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Professor Graham Edward Pike

Profile summary

  • Central Academic Staff
  • Professor of Forensic Cognition
  • Faculty of Social Sciences
  • Psychology
  • graham.pike

Professional biography

I am Professor of Forensic Cognition at The Open University. Below are a selection of professional links and affiliations:

  • Chartered Psychologist and an Associate Fellow of The British Psychological Society
  • Chartered Scientist
  • Associate Director (Research) of the Centre for Policing Research and Learning
  • Member of the European Association of Psychology and Law
  • Member of the Society for Applied Research in Memory and Cognition
  • Deputy Director of the Harm and Evidence Research Collaborative

Research interests

I research in forensic psychology (mostly on eyewitness identification) and applied cognition (mostly in face perception). I have a particular interest in developing technology, policy and procedures designed to improve police investigations. Much of my current research is conducted as part of the Centre for Policing Research and Learning, which is funded by the Home Office and HEFCE and supported by the OU's Policing Consortium, which consists of 12 UK Police Forces and Agencies.

I am also a founding member of the Harm and Evidence Research Collaborative (HERC), and part of the centre's Forensic Psychology Research Group where I work closely with Nicky Brace, Gemma Briggs, Gini Harrison, Trina Havard, Helen Kaye, Hayley Ness, Ailsa Strathie, Martin Thirkettle, Jim Turner and Zoe Walkington.

Recent research outputs include:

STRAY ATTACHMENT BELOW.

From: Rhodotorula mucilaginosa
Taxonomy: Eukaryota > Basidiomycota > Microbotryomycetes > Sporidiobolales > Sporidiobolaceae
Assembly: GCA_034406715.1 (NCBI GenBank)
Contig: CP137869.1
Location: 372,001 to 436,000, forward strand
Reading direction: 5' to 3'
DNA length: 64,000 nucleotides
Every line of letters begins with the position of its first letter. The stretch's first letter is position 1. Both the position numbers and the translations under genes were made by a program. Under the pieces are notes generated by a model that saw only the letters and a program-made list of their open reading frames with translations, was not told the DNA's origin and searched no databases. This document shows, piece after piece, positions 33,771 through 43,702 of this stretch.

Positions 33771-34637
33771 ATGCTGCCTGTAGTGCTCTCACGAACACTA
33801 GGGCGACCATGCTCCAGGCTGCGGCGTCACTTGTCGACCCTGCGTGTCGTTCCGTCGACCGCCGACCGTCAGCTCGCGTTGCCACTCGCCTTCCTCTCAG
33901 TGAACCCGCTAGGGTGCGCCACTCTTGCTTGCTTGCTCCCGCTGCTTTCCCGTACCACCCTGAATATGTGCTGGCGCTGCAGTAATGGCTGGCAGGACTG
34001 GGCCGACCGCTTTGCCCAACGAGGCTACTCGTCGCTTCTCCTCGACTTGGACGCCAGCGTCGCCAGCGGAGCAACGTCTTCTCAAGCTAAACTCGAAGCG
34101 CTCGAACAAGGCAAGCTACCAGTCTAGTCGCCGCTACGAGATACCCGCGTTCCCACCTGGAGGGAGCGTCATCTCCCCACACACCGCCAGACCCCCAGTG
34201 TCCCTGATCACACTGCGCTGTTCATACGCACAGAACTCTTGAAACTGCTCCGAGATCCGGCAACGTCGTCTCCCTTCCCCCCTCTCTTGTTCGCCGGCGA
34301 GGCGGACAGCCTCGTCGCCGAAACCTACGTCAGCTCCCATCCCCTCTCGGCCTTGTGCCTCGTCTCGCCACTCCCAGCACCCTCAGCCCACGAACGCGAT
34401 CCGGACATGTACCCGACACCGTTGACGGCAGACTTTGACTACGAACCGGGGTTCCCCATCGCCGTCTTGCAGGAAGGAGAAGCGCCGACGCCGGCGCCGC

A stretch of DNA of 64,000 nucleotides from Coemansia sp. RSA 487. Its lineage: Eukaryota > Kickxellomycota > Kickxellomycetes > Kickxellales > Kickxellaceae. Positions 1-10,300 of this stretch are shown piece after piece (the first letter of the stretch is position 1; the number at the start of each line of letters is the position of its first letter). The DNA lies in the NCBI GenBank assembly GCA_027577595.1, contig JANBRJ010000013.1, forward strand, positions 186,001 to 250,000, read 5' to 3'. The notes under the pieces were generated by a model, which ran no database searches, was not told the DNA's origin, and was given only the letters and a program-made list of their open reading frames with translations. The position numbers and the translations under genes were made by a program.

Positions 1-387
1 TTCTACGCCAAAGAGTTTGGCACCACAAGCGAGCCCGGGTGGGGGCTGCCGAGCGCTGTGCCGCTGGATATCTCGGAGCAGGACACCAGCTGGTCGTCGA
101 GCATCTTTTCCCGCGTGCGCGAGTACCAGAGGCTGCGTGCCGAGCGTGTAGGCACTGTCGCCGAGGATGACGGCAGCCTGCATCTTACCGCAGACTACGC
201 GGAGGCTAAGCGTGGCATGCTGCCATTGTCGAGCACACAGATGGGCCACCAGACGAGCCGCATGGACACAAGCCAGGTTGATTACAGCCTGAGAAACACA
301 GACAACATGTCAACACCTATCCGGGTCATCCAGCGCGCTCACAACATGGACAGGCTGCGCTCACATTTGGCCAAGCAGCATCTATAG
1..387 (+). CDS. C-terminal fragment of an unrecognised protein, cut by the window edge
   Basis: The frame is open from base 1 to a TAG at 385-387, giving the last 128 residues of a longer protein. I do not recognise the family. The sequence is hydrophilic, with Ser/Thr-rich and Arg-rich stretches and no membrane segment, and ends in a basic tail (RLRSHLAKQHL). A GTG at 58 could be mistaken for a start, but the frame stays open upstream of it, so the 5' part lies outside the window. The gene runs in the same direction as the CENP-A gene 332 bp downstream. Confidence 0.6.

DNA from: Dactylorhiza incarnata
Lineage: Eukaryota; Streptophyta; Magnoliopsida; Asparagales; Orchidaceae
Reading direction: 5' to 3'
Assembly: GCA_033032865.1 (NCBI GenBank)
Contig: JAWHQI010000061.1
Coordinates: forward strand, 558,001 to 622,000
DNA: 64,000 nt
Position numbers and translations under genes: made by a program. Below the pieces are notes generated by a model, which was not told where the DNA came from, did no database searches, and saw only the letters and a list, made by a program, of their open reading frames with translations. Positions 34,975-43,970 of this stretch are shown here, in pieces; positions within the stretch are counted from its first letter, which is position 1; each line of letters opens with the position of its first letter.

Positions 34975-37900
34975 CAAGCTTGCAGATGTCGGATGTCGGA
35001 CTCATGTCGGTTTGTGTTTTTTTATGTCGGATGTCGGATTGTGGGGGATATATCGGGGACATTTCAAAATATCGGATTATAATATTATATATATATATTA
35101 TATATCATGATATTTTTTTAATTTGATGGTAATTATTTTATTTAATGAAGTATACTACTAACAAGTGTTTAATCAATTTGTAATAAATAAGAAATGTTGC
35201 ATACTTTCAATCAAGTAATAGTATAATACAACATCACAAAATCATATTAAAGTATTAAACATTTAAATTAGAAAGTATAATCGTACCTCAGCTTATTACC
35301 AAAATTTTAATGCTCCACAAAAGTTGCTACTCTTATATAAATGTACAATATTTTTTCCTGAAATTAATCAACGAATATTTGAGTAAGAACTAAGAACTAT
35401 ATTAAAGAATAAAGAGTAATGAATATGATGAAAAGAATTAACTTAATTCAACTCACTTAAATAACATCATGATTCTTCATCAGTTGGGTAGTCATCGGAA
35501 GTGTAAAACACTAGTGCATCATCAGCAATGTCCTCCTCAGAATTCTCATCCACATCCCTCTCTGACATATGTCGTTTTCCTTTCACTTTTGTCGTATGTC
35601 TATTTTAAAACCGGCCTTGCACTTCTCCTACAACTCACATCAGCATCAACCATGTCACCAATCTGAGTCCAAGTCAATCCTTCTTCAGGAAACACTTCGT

Pike, G. (2016). Policing engagement, enquiry and investigation: An interdisciplinary perspective. Symposium convened & chaired at the European Association of Psychology and Law, Toulouse, 2016.

Pike, G. (2016). Face recognition in forensic settings. Symposium convened & chaired at the European Association of Psychology and Law, Toulouse, 2016.

Pike, G. (2016). Perceptual impacts on eyewitness identification. Symposium convened & chaired at the European Association of Psychology and Law, Toulouse, 2016.

Pike, G. and Westmarland, L. (2016). Comparing practitioner and public perceptions of police integrity. Paper presented at the European Association of Psychology and Law, Toulouse, 2016.

Ness, H., Hancock, P.J.B., Bowie, L., Bruce, V., & Pike, G. (2015). Are two views better than one? Investigating three-quarter view composites. Journal of Forensic Practice. (Special issue on Facial Composites)

Pike, G. (2015) Schools instead of prisons. In C. Allison and W McMahon, Discussing alternatives to criminal justice. ISBN: 978-1-906003-44-9

Pike, G. & Harrison, V. (2015). How to improve identification evidence: Practitioner hits and academic false alarms. HERC Online Series, 09/15, oucriminology.wordpress.com/icccr-online-series/

Thirkettle, M. & Pike, G. (2015) Is technology making your attention span shorter than a goldfish’s?. The Conversation.

Lay, S. & Pike, G. (2015) Realistic robot faces aren’t enough – we need emotion to put us at ease with androids. The Conversation

Pike, G. (2015). Facing criminal justice: face perception research and the criminal justice system. Symposium convened & chaired at the European Association of Psychology and Law, Nuremberg, 2015.

Pike, G. (2015). Public and police perceptions of psychology and the law. Symposium convened & chaired at the European Association of Psychology and Law, Nuremberg, 2015.

Pike, G. (2015). Using crime fiction and psychology to tackle miscarriages of justice. Paper presented at the European Association of Psychology and Law, Nuremberg, 2015.

Pike, G. & Clark, C. (in press). Identification evidence. In A. Griffiths and B. Milne, Investigation: Psychology into practice. Routledge.

Vossler, A., Havard, C., Pike, G., Barker, M.J. and Raabe, B. (book contract agreed, book due Oct 2016). Mad or Bad: A critical approach to counselling and forensic psychology. Sage.